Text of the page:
OTTAWA—As MPs debated competing “climate emergency” declarations in the House of Commons Thursday, the Green Party released an urgent — and as yet uncosted — blueprint to transform the Canadian economy, abandon partisan political divisions in a manner not seen since the Second World War, and overcome a looming catastrophe that is “as dire as the loss of civilization.”
The Green climate plan — dubbed “Mission: Possible” — would double Canada’s emissions reduction target to 60 per cent below 2005 levels by 2030. It would halt all new fossil fuel development in the country, pursue a nationwide shift toward non-nuclear renewable energy, and create “millions” of jobs by retrofitting all buildings in Canada so that they’re carbon neutral over the next 11 years.
It also calls for the creation of a new “survival cabinet” composed of members from all parties to direct the climate action plan from the heart of government, a proposal modelled on the wartime cabinets of William Lyon Mackenzie King and Winston Churchill.
“We’re saying to all Canadians: this is something we have to do together,” Green Leader Elizabeth May told reporters on Parliament Hill Thursday morning.
“We cannot continue to pretend that we are in a status-quo world where significant changes aren’t coming. Canadians have more in common than we have in difference. We have to pull together,” she said. “This is all hands on deck.”
Buoyed by the party’s spate of electoral wins — most recently last week, when incoming Nanaimo-Ladysmith MP Paul Manly became just the second Green candidate ever elected to the House of Commons — the Greens are now calling for all-party co-operation in the fight against climate change.
May, who was speaking as Environment Minister Catherine McKenna tabled the Liberal emergency motion in the House, argued more needs to be done if Canada is to seriously confront such an emergency. She pointed to the October report from the Intergovernmental Panel on Climate Change, which called for “unprecedented changes in all aspects of society” if the world is to keep global warming below the Paris Agreement target of 1.5 degrees by 2100.
“We’ve now been delivered the sobering news that ought to get leaders to sober up. We’re facing something as dire as the loss of civilization,” May said.
“We want to set the bar where it needs to be.”
The Green vision maintains the Liberal government’s carbon-price plan, which imposes a minimum levy on fuel equivalent to $20 per tonne this year and rising to $50 per tonne in 2022, but the Greens say they would continue to hike the levy each year beyond that.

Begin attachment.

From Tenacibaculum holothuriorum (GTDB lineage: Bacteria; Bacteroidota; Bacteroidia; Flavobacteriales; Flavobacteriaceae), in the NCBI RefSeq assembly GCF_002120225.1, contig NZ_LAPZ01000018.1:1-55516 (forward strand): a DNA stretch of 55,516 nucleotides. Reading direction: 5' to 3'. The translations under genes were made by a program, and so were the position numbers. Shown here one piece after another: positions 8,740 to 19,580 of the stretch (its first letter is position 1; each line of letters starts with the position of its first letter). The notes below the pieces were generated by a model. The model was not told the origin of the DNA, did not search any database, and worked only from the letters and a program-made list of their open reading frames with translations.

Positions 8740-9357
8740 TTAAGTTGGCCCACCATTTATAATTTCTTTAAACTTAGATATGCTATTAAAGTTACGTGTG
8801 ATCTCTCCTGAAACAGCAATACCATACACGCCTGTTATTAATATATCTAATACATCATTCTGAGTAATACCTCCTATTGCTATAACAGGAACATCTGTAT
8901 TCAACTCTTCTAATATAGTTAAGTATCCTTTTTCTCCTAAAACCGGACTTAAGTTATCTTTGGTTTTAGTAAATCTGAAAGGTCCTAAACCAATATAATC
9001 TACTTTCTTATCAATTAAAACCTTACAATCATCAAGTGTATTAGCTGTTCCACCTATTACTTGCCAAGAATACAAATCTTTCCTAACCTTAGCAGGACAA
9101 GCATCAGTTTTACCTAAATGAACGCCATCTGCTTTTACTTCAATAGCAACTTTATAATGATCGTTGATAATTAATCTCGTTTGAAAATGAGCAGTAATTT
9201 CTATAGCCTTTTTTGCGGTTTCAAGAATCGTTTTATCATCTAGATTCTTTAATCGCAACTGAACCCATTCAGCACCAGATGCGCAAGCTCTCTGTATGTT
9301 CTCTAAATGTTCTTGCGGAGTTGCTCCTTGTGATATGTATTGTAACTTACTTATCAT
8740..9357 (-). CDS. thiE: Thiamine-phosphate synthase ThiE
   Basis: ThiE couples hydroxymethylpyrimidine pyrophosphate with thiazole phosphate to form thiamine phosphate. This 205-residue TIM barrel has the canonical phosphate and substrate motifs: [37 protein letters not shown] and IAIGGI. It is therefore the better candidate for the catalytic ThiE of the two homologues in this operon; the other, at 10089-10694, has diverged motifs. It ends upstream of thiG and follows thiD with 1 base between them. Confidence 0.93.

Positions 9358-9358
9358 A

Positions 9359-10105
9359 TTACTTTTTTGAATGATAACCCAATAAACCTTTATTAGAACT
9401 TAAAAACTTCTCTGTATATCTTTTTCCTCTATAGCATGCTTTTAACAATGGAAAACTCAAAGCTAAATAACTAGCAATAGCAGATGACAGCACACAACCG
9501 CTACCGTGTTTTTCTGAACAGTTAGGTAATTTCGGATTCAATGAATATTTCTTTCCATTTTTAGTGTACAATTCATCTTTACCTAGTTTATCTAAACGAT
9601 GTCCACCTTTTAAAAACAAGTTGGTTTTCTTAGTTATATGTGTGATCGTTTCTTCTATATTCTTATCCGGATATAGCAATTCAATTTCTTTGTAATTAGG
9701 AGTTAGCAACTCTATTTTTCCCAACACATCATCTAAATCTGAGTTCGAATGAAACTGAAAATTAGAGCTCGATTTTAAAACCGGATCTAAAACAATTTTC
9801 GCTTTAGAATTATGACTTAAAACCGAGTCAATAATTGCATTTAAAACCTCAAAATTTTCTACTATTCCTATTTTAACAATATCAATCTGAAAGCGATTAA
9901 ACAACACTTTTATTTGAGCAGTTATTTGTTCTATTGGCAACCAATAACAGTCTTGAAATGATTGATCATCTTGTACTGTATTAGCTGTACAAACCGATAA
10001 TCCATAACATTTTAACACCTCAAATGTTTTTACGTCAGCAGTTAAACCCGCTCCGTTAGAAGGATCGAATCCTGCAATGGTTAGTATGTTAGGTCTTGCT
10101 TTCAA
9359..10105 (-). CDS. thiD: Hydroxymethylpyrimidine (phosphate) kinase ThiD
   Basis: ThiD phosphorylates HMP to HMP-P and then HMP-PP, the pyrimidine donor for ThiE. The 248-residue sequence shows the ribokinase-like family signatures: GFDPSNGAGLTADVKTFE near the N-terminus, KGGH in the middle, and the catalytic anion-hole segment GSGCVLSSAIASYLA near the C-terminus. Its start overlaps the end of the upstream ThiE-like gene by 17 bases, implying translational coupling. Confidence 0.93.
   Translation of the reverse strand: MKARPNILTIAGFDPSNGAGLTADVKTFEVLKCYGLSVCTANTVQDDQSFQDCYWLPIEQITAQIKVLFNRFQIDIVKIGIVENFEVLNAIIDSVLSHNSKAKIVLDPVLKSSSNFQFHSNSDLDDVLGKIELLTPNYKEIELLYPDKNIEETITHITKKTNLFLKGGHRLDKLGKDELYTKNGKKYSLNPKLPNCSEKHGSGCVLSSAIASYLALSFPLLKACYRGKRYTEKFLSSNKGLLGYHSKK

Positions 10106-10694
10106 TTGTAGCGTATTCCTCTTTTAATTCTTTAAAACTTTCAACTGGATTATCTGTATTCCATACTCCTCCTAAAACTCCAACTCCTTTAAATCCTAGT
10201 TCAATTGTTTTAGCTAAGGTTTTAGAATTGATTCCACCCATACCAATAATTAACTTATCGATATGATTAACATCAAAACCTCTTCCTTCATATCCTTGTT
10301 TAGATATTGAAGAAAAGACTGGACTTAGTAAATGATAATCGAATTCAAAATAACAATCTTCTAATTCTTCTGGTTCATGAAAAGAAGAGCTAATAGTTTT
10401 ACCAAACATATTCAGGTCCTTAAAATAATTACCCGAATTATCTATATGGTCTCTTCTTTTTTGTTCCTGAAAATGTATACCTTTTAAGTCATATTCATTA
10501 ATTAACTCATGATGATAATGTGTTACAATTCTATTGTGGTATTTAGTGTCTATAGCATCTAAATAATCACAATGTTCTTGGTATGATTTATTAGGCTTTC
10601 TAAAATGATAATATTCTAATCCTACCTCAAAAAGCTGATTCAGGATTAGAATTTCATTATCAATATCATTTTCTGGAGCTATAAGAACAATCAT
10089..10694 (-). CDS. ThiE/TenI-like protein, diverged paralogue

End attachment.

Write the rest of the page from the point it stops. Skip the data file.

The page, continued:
They pledge to cancel all fossil-fuel development, including already-approved projects like the $40-billion LNG Canada export terminal set for construction on the coast of B.C.
The party would also ban fracking — a method of extracting natural gas from the ground that many environmentalists oppose as destructive and too emissions-intensive — and improve upon a cross-country electrical grid so renewable energy can be transmitted from one province to the other. This would occur as Canada stops importing fossil fuels like oil and gas, and builds new refineries to consume the fuels the country needs as it transitions completely to renewable energy over the coming decades.
The plan also includes a pledge to expand rail service and ensure all internal combustion vehicle engines are replaced with electric models by 2040, along with the installation of a “cross-country vehicle charging system.”
May said Thursday that the full price tag for the ambitious blueprint will be made available during the coming federal election campaign, and that the Greens’ fiscal plan will be submitted for verification to the Parliamentary Budget Officer. She insisted her climate plan could be done in a fiscally responsible way, and promised the Green platform would show how the plan can be executed while eliminating the federal deficit faster than the other parties.
Nathan Cullen, a New Democrat MP from northern B.C., said the Green plan is difficult to judge because it is doesn’t spell out how the various pledges would be accomplished, but said it appears to require new oil pipelines to feed eastern Canada if fossil fuel imports were to be cancelled.
Cullen also questioned the rationale for cancelling the LNG Canada project, predicting such a move would force Canada to pay billions of dollars in cancellation fees to the terminal’s private sponsors.
“It’s big on ambitions and very, very light on details and how we get there,” he said of the Green climate plan. “It’s not detailed enough for me to be able to judge it.”
McKenna defended the government’s climate plan and pointed out that the Liberals are committed to the Paris Agreement’s provision that country’s ramp up their ambition when the deal is reviewed every five years. Canada’s existing plan also includes stricter clean fuel standards, the elimination of coal for electricity generation, and a goal to ensure 90 per cent of electricity in Canada comes from emissions-free sources by 2030.
“Right now, unfortunately, we have Conservative politicians who want us to do less and less, who are fighting a price on pollution, and I really hope we can all come together,” she said. “The first thing we need to do is implement the plan that we’ve already committed to.”
Canada is currently projected to fall short of its existing emissions target, although McKenna has insisted that the Liberal plan will put the country on track to meeting its commitment.
As of 2017, Canada’s emissions were 2 per cent below what they were in 2005, according to the national tally submitted this week to the United Nations.
Alex Ballingall is an Ottawa-based reporter covering national politics. Follow him on Twitter: @aballinga